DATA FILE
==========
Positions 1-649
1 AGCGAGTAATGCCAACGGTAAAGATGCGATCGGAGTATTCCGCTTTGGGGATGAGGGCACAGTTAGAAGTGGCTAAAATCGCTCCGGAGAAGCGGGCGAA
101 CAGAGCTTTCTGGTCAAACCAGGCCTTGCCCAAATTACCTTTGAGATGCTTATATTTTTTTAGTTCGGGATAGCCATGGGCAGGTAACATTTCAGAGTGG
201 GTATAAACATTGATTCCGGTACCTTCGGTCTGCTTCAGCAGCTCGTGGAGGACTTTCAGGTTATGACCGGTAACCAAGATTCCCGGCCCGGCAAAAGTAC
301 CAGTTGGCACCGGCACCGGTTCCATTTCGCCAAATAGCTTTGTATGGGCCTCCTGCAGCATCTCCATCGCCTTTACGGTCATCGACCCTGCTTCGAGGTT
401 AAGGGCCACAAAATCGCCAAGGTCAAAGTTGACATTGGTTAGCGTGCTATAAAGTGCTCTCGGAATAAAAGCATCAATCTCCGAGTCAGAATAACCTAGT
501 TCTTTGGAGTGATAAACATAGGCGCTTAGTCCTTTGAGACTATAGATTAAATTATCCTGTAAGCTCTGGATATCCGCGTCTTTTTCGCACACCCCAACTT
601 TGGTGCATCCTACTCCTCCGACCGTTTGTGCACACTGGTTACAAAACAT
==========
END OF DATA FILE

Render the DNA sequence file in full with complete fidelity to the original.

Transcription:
Positions 1-649
1 AGCGAGTAATGCCAACGGTAAAGATGCGATCGGAGTATTCCGCTTTGGGGATGAGGGCACAGTTAGAAGTGGCTAAAATCGCTCCGGAGAAGCGGGCGAA
101 CAGAGCTTTCTGGTCAAACCAGGCCTTGCCCAAATTACCTTTGAGATGCTTATATTTTTTTAGTTCGGGATAGCCATGGGCAGGTAACATTTCAGAGTGG
201 GTATAAACATTGATTCCGGTACCTTCGGTCTGCTTCAGCAGCTCGTGGAGGACTTTCAGGTTATGACCGGTAACCAAGATTCCCGGCCCGGCAAAAGTAC
301 CAGTTGGCACCGGCACCGGTTCCATTTCGCCAAATAGCTTTGTATGGGCCTCCTGCAGCATCTCCATCGCCTTTACGGTCATCGACCCTGCTTCGAGGTT
401 AAGGGCCACAAAATCGCCAAGGTCAAAGTTGACATTGGTTAGCGTGCTATAAAGTGCTCTCGGAATAAAAGCATCAATCTCCGAGTCAGAATAACCTAGT
501 TCTTTGGAGTGATAAACATAGGCGCTTAGTCCTTTGAGACTATAGATTAAATTATCCTGTAAGCTCTGGATATCCGCGTCTTTTTCGCACACCCCAACTT
601 TGGTGCATCCTACTCCTCCGACCGTTTGTGCACACTGGTTACAAAACAT